Lizzo, Melissa Viviane Jefferson, Lizzo Biography, Lizzo Biography and Profile, Melissa Viviane Jefferson Biography and Profile

Lizzo, born Melissa Viviane Jefferson, Minneapolis vocalist, has been an underground sensation for years. Lizzo grew up deep in the Pentecostal church, so it seemed natural to title one of her songs “Worship.” She performed in indie hip-hop groups before releasing her debut album, “Lizzobangers,” in 2013, followed by another indie release and several EPs. But she’s courting mainstream success with her latest album, “Cuz I Love You,” released Friday on Atlantic, a showstopping Coachella run and an ever-expanding catalogue of songs that speak perfectly to everything from a Netflix rom-com to a line of sparkling cocktails.

Lizzo’s songs feel like instant song-of-the-summer contenders. Her confidence is contagious. “If I’m shinin’, everybody gonna shine,” she declares on “Juice,” the joyful lead single on “Cuz I Love You.” In “Tempo,” a club banger featuring Missy Elliott, Lizzo asserts that slow songs aren’t worthy of her curves. “Can’t move all of this here to one of those,” she purrs.

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Melissa Viviane Jefferson lyrics are often playful, but that doesn’t mean she lacks musical chops. She’s been playing the flute since she was 10 and has worked the classical instrument into her music and stage presence. She’s a band geek at heart, having played in marching bands from middle school to the University of Houston, where she majored in classical flute performance. “Juice” delightfully gave way to a parody of “Anchorman’s” legendary jazz flute scene.

In a recent interview with Elle, the magazine’s October cover star shares that the day she released her now No. 1 Billboard single “Truth Hurts,” Lizzo almost quit the music industry altogether.

“I just felt like I was throwing music into the world and not even making a splash,” she tells Elle. “A tree was falling in the forest and not making a sound, you know? I was crying in my room all day.”

She texted her producer to admit how demoralized she felt by her career as a solo artist and the music industry in general, believing that if she stopped making music, no one would care. In response, her producer came to her apartment to give the artist a pep talk. Lizzo recalls her producer consoling her: Even if her music didn’t feel important to the world, it was important to the two of them.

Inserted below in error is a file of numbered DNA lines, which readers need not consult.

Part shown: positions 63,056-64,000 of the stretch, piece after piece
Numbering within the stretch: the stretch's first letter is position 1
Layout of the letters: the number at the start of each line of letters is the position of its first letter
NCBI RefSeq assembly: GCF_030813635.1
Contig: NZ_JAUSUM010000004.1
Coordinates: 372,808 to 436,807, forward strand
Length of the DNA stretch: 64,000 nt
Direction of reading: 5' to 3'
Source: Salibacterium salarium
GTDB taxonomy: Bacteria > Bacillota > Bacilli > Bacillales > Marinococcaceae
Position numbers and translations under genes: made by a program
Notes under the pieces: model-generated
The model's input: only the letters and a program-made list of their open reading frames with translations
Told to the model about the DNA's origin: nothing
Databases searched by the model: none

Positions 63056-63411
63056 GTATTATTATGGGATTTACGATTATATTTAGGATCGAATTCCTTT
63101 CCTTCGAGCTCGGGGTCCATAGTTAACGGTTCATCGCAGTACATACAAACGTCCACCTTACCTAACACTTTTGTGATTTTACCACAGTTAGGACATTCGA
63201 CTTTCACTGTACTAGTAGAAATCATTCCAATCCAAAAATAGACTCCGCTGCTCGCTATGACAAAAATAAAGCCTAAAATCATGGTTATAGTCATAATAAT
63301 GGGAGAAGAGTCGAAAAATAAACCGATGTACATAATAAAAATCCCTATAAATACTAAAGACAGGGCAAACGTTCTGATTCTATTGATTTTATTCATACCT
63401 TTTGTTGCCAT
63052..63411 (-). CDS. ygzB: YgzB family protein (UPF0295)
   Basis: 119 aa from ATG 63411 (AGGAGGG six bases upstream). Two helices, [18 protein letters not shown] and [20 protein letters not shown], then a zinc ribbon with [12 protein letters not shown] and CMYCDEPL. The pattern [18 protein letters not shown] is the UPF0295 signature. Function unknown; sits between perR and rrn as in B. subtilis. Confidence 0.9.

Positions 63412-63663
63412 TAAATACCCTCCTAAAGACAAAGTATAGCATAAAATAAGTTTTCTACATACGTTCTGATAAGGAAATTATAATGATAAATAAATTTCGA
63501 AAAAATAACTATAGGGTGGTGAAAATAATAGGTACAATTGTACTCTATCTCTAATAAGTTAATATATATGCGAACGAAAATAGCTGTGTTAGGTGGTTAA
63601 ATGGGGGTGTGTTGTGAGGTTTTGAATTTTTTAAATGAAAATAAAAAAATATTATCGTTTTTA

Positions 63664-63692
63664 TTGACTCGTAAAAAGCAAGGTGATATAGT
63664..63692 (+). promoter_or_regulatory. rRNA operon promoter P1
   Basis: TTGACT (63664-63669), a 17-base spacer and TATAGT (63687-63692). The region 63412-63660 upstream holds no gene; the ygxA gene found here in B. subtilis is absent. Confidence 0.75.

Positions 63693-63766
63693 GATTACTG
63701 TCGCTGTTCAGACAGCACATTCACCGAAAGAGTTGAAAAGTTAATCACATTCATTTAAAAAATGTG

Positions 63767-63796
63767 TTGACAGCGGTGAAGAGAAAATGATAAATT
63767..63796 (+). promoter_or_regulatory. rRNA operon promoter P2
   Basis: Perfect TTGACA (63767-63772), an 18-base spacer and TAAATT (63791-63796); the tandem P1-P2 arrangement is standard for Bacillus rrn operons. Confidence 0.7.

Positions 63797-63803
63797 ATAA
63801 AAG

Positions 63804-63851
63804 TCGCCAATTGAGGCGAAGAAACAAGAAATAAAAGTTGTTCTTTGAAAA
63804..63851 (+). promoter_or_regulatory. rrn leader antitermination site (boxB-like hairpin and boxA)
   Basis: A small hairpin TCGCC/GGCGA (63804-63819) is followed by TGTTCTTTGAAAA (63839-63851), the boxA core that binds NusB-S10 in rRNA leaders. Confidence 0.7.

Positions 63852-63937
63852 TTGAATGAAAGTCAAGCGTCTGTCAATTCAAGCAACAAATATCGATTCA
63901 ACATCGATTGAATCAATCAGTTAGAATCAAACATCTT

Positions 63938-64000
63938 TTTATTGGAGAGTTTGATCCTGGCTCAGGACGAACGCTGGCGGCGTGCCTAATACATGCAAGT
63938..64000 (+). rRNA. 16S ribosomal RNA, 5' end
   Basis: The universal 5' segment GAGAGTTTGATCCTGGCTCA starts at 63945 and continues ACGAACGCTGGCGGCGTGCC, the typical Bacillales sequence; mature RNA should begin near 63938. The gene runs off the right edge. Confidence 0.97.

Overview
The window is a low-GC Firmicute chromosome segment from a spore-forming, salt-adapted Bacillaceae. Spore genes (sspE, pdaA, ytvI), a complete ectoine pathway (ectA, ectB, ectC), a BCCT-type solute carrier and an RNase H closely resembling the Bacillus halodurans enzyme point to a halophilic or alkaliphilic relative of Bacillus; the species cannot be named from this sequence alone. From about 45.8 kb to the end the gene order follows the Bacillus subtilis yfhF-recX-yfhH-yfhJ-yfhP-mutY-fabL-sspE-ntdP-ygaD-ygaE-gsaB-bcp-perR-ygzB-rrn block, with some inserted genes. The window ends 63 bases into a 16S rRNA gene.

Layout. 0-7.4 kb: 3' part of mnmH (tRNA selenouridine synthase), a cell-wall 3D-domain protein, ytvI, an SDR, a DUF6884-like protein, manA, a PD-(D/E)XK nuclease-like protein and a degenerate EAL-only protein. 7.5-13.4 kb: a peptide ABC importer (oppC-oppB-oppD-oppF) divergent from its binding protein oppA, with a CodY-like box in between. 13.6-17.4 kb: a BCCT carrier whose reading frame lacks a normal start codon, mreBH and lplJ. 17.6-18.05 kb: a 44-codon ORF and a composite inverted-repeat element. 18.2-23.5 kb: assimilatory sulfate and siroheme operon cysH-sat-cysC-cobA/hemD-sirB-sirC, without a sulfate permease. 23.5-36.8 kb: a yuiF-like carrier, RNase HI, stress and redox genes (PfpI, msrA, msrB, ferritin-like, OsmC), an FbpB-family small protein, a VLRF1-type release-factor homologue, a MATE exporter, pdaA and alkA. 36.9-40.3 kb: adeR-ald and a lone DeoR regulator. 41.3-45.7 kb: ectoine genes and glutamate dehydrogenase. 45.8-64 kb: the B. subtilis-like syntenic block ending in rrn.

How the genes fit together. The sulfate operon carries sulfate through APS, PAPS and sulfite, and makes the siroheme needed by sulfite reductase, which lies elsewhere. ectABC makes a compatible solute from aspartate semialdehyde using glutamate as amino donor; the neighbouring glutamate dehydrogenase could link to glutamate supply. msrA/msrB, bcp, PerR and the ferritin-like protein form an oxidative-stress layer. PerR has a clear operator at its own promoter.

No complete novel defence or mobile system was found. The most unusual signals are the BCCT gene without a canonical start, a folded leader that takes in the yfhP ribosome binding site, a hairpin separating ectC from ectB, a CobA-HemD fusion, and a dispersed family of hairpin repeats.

“I just made the decision to keep going as an artist,” the rapper, singer and classically-trained flutist continues. “And I’m so grateful I did, but it was by the skin of my teeth.”

Lizzo’s decision to keep pursuing music that day in 2017 would pay dividends just two years later.

Melissa Viviane Jefferson Biography and Profile

Melissa Jefferson, African-American songwriter, singer, rapper and classically trained flautist, was born April 27, 1988. Through her music and social media, on which she has over 2.5 million followers, she advocates body positivity, self-love and diversity, drawing industry attention from the likes of Marc Jacobs , who dressed her for the Met Gala 2019. Lizzo’s interest in music began while in junior high school, where she joined her school’s marching band playing the flute. Aged 14, she formed her first rap group, the Cornrow Clique, with two classmates. This was when she got her nickname, Lizzo.

“Prince was the first person to really make me feel validated as an artist when I heard that track,” Lizzo tells NPR of being featured on the song “Boy Trouble” for Prince’s 2014 album “Plectrumelectrum.” “And I got paid! My first big check ever. Thank you, Prince, for my laptop.”

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Her genre-defying sound is as infectious as it is joyous, often featuring messages of self love, empowerment, inclusivity and body positivity. The social-media savvy star has been open with fans about dealing with depression and learning to be both vulnerable and communicative about her feelings. In June, she wrote in an Instagram post about feeling depressed and having no one to turn to for support; she immediately found that support in the form of fan messages.